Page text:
Their combined income covered the groceries, mortgage and utilities as long as nobody fell sick or turned up the thermostat, but they didn’t see much of each other. Donna ate standing up at the restaurant most nights, discovering the flexibility to roll with problems such as the Health Department inspection that discovered mold in the walk in. Donna inherited the manager position when the previous tenant left to become a long haul trucker.
Their twenty-fifth wedding anniversary fell on Donna’s day off, the gifts and dinners of the past now out of the question. She prepared a simple but elegant meal: goat cheese and roasted hazelnut salad; prawns sautéed in butter and garlic with capers; a light fettuccini; an underrated Semillon. She enjoyed cooking the meal, but the best part was sitting down to eat.
“You know,” Donna said after a few bites, “I considered leaving you. I spent an afternoon looking at family law listings in the phone book, that same day I went through your line with a cart full of luxury items. You pretended it didn’t bother you, like you trusted me to do the right thing.”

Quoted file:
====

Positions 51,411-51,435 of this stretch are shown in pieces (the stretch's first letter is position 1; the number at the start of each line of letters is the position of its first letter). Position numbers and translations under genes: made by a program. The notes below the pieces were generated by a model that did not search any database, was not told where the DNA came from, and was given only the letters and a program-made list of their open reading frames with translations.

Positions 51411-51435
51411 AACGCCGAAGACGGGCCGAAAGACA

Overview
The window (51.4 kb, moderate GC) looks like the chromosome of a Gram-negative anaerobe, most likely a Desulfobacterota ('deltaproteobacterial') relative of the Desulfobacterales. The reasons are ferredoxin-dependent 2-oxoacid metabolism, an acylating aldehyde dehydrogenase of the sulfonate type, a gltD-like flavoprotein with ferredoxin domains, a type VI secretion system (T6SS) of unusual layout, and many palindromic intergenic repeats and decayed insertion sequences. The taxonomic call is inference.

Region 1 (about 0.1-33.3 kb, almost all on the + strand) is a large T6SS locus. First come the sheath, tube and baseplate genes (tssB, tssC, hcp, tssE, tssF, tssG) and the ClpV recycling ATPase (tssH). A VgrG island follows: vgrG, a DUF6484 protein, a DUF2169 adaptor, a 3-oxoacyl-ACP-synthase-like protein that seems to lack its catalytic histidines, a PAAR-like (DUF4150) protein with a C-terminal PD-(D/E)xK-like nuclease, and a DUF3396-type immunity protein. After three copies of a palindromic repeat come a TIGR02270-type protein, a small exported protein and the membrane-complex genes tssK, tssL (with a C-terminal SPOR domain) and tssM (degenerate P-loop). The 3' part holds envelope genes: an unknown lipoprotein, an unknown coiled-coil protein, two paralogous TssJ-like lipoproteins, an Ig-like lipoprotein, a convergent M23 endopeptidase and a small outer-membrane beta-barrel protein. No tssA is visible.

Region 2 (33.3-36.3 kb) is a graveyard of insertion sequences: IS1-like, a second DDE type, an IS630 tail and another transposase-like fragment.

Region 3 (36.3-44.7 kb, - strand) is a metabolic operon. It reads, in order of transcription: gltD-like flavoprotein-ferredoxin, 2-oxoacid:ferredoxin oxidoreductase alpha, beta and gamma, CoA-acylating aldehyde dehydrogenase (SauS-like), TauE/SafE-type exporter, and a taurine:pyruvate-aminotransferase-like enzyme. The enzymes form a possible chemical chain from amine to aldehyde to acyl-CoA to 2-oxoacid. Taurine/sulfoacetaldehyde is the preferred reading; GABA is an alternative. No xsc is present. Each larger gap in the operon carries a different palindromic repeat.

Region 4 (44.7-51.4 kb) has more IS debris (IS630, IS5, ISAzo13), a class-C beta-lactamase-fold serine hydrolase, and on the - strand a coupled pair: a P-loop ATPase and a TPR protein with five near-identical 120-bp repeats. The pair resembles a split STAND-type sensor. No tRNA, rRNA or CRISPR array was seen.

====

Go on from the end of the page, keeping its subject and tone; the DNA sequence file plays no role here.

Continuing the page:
“When was this?” Greg said.
“You know. Two bags of groceries for $374.62? I returned them later.” Maybe it had been a mistake to bring this up, but in a weird way she felt changed for the better. Triumphant, but still in need of a reason. “Anyway, that was crazy. Happy anniversary. Cheers.”
Greg gulped his wine. “$374.62? What the hell did you buy?”
“Never mind,” she said. It was as if he’d been transformed into a giant insect operating on instinct, humor and emotions a luxury he could not afford. “It doesn’t matter now.”
“Look,” Greg shrugged. “About the job. I quit today. I can’t take the pressure.”
“Pressure?” Donna poured herself more wine and glanced at the phone book, six feet away on the shelf and tried to remember whether the listings appeared under “lawyers” or “attorneys.” He was broken, but it wasn’t his fault.
She thought about the plankton and wrasses and pelagic fish and sharks, all devouring each other. She heard the low frequency cries of enormous creatures approaching to feed on the vast quantities of tiny shrimp, massed together but defenseless.
Robert P. Kaye's stories have appeared or in The Los Angeles Review,Monkeybicycle, Per Contra, Staccato Fiction, Green Mountains Review, Jersey Devil and elsewhere, with nominations for Pushcart, Best of the Web and Story South prizes. Links appear at www.RobertPKaye.com together with the Litwrack Blog, about the spectacular slo-mo collision of literature and technology.